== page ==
Specialist bank and asset manager Investec Australia has flagged Australia’s burgeoning entrepreneurial scene as an area of significant growth and opportunities for investors.
Speaking in Sydney on Tuesday, Investec Australia Emerging Companies co-head Hein Vogel pointed to “a few macro factors play” that were currently shaping the growth of entrepreneurs and the emerging companies space.
“We think we’re at the early days of what we hope will be a 10-year wave of entrepreneurs coming through building companies which will hopefully make Australia’s economy grow and be successful in the time to come,” Mr Vogel said.
“We all know if you’re just going to be doing what the big players are going to be doing […] if you’re just doing what you’re doing today as an economy, I think you’re going to be in big trouble along the track.”
He added that there was “a lot of talent” with “new skills” and “huge connectivity” exiting major companies in order to build their own business.
“We know there’s a lot of capital available in the market, both in the institutional level and high net worth level, and high net worths in particular are very supportive of backing some of those entrepreneurs.
“Bringing those two together, and with the support of government […] We’re in a great environment where you kind of see a start-up ecosystem starting to thrive.”
The emerging companies ecosystem was becoming more sophisticated as entrepreneurs grew and scaled their businesses, Mr Vogel said.
“We’re seeing a lot of flow in this space and a lot of money coming into this space in particular.
“So that’s a thematic that we’ve taken on as a team and we see [as] prevalent in the market at the moment, and we think it's going to continue for some time to come.”
Investing in emerging companies
Speaking alongside Mr Vogel, Investec Australia Emerging Companies co-head David Phillips said the work ethic of a founder is important when selecting small firms to invest in.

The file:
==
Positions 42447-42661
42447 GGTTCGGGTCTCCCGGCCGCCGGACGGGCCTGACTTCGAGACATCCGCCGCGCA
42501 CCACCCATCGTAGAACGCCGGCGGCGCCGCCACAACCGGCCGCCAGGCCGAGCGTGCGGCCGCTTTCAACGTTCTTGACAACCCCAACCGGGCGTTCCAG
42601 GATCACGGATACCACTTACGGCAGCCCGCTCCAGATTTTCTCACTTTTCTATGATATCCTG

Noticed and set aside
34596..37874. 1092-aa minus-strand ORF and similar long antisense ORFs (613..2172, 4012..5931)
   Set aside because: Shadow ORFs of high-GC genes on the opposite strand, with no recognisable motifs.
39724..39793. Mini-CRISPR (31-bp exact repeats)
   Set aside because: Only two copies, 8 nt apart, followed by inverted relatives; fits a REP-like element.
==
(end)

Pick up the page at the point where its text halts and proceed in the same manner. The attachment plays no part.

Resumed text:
“Good, strong founders, male or female, first thing they do when they wake up in the morning, last thing they do when they go to bed: is their focus on their business?” Mr Phillips said. “It’s finding those people.”
Anyone could start a business, Mr Phillips added, so it was important to also conduct due diligence. “Are they actually going to be a good founder as well? That’s important,” he said.
Investors should then consider the product and whether it was solving a problem, presenting value to people, and how many competitors there were.
Mr Phillips also underscored the importance of whether or not Investec itself, as an investor, would be a good fit for the company at that point time.
“We call it the ‘why Investec’. Why are we the right capital for you right now? Why shouldn’t this be one of the really good VC firms in Australia, why shouldn’t this be a big family office, why shouldn’t this be a handful of high net worth investors who, to be frank, if they can add more value to your register than we will, well they should be on your register,” he said.
“But if we think we are the right party, and it might be our connectivity, it might be a space we know, it may be any variety of reasons, but if we find that … then that gets through our process.”
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